|Kolubara B (350 MW)||MoU signed (2020)||TBC||PowerChina||EPC||No|
|Stanari (300 MW)||Operational||China Development Bank||Dongfang Electric Corporation (DEC)||No||Air pollution||The ESPOO Convention Implementation Committee on Environmental Impact Assessment in a Transboundary Context (Start: 2014, End: 2019)|
|Tuzla (450 MW)||Construction temporarily delayed||China Eximbank||Gezhouba (A subsidiary of China Energy Engineering Corporation, CEEC)||EPC||Yes||State aid: Bosnian state aid in favor of China Eximbank’s loan contravenes with State Aid acquis required for EU accession Environmental Impact Assessment: Violations of Federation of Bosnia and Herzegovina Law on Environmental Protection, Articles 30, 31 and 39 governing public participation and the right of an NGO in the capacity as interested party to initiate legal proceedings and the right to access of information Failure to comply with Århus Convention on access to information and justice Procedural issue, illegal renewal of environmental permit (Cantonal Court of Sarajevo) / Supreme court of Federation of Bosnia and Herzegovina||Yes||The ESPOO Convention Implementation Committee on Environmental Impact Assessment in a Transboundary Context on Strategic Environmental Assessment: planned Tuzla and Banovici coal projects pose a considerable transboundary effect on Croatia and Serbia (Start: 2019, Active: 2020) Energy Community on State Aid: 1. Legal Case ECS-10/18: Bosnia and Herzegovina / State Aid (2018) 2. Dispute 1/2019: Bosnia and Herzegovina (2019); failed mediation. Århus Convention Compliance Committee (Active: March 2020)|
|Banovici (350 MW)||Stalled (MoU signed in 2015 ; announcement for construction to begin in 2017)||No (China Eximbank and ICBC initially considered)||Dongfang Electric Corporation (DEC)||EPC||Yes||Environmental permits proceedings: - Breaches of environment protection legislation – Environmental permit for Banovići TPP ash disposal site (Cantonal Court of Sarajevo) - Procedural issues -environmental permits for TPP Banovići and related hydro accumulation Ramici (Cantonal Court of Sarajevo / Supreme court of Federation of Bosnia and Herzegovina) Allegations on irregular tender process (Dongfang picked to be the winner prior to the conclusion of the tender procedure)||Yes, although the construction permit was refused in December 2017||The ESPOO Convention Implementation Committee on Environmental Impact Assessment in a Transboundary Context on Strategic Environmental Assessment: planned Tuzla and Banovici pose a considerable transboundary effect on Croatia and Serbia (Start: 2017, Active: 2020) Århus Convention Compliance Committee (Active: March 2020)|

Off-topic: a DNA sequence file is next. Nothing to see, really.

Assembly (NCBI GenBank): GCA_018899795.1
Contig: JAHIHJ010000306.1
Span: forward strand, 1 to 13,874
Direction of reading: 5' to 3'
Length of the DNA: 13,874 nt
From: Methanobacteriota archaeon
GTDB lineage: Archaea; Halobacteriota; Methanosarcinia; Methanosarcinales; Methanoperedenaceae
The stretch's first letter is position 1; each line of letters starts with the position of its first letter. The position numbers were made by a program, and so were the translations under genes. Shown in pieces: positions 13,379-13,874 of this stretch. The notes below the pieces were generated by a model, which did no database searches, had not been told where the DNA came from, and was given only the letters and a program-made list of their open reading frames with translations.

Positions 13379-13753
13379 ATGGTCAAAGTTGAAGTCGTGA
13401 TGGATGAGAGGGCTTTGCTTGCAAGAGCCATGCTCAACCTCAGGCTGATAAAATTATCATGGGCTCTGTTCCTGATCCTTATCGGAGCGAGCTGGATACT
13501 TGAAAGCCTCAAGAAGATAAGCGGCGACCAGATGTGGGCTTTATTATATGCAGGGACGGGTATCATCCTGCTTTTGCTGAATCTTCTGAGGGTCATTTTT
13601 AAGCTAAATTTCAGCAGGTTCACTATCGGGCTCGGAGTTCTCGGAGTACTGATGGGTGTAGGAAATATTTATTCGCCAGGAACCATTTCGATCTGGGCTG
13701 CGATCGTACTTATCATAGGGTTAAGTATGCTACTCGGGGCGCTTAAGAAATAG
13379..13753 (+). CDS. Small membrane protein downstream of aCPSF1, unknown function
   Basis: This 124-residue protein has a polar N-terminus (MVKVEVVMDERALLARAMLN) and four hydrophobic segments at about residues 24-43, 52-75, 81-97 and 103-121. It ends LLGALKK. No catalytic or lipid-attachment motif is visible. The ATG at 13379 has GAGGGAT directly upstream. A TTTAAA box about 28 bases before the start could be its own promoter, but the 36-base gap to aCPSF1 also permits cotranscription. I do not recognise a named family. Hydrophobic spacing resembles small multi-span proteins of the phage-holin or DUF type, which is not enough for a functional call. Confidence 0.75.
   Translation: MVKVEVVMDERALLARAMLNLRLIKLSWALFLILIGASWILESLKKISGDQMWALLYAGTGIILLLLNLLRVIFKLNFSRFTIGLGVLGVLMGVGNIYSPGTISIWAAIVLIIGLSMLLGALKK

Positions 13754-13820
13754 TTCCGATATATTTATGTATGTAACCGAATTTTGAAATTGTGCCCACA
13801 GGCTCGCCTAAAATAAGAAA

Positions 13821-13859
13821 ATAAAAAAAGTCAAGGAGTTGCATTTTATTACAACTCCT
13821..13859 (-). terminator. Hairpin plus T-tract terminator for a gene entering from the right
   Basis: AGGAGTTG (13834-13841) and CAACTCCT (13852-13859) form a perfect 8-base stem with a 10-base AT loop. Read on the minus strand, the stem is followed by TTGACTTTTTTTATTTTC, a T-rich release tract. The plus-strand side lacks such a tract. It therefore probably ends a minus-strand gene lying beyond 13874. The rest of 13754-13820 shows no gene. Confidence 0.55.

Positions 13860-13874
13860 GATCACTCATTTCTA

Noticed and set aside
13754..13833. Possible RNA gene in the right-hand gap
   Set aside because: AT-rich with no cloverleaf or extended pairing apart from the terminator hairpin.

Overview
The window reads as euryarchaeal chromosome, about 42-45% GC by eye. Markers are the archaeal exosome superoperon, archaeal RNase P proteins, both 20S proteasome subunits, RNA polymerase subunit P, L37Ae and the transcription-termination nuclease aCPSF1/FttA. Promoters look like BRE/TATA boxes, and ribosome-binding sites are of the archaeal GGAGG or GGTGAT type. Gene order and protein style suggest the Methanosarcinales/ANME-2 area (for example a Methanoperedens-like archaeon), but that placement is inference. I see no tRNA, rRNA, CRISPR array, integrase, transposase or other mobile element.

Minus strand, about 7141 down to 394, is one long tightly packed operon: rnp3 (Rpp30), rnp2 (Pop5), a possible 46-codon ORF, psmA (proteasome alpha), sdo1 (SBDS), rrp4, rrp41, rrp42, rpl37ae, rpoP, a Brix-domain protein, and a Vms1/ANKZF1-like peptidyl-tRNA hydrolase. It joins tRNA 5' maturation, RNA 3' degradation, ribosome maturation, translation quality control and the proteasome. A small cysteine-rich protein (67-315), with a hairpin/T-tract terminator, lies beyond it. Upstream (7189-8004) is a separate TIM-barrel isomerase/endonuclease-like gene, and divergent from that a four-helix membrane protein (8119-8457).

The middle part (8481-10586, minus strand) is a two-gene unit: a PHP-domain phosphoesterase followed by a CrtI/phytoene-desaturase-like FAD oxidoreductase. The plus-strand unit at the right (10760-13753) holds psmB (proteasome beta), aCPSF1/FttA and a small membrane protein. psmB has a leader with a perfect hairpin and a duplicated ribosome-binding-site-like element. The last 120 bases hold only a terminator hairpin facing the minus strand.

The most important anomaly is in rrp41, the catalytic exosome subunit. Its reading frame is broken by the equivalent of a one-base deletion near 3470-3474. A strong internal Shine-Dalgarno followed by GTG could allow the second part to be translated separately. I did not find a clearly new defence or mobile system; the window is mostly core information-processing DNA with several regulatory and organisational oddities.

|Ugljevik 3 (2 x 325 MW)||Stalled||No||No||EPC||No||Failure to comply with the provisions of EU’s Environmental Impact Assessment Directive||No||Energy Community on Environmental Impact Assessment, Legal Case ECS-01/15: Bosnia and Herzegovina/ Environment (2017) The ESPOO Convention Implementation Committee on Environmental Impact Assessment in a Transboundary Context (Ongoing: 2017)|
|Kamengrad (2 x 215 MW)||MoU signed (2017)||No||China Energy Engineering Corporation||EPC||No||No||No||No|
|Kakanj 8 (2 x 300 MW)||MoU signed, stalled||No||No||Yes||Procedural issue, illegal renewal of environmental permit (Cantonal court Sarajevo)||Yes|
|Gacko 2 (350 MW)||MoU signed (2017) , stalled||China Machinery Engineering Corporation||Joint Venture|
|Kolubara B||An agreement signed.||Not disclosed although reports point to a EUR 385 million investment.||Power China||Not disclosed||TBC||Power China signed the agreement – whatever form it may be - in the absence of any valid permit for the project.||The spatial plan is in public consultation as of July 2020.||TBC|
|Pljevlja II (254 MW)||Agreement for retrofitting existing plant signed in March 2020.||Not disclosed.||Dongfang Electric Corporation||Not disclosed.||TBC||TBC||For the planned and now cancelled Pljevlja II project, Montenegrin NGO filed a lawsuit requesting the cancellation of the environmental approval citing citing a wide range of possible compliance violations ||TBC|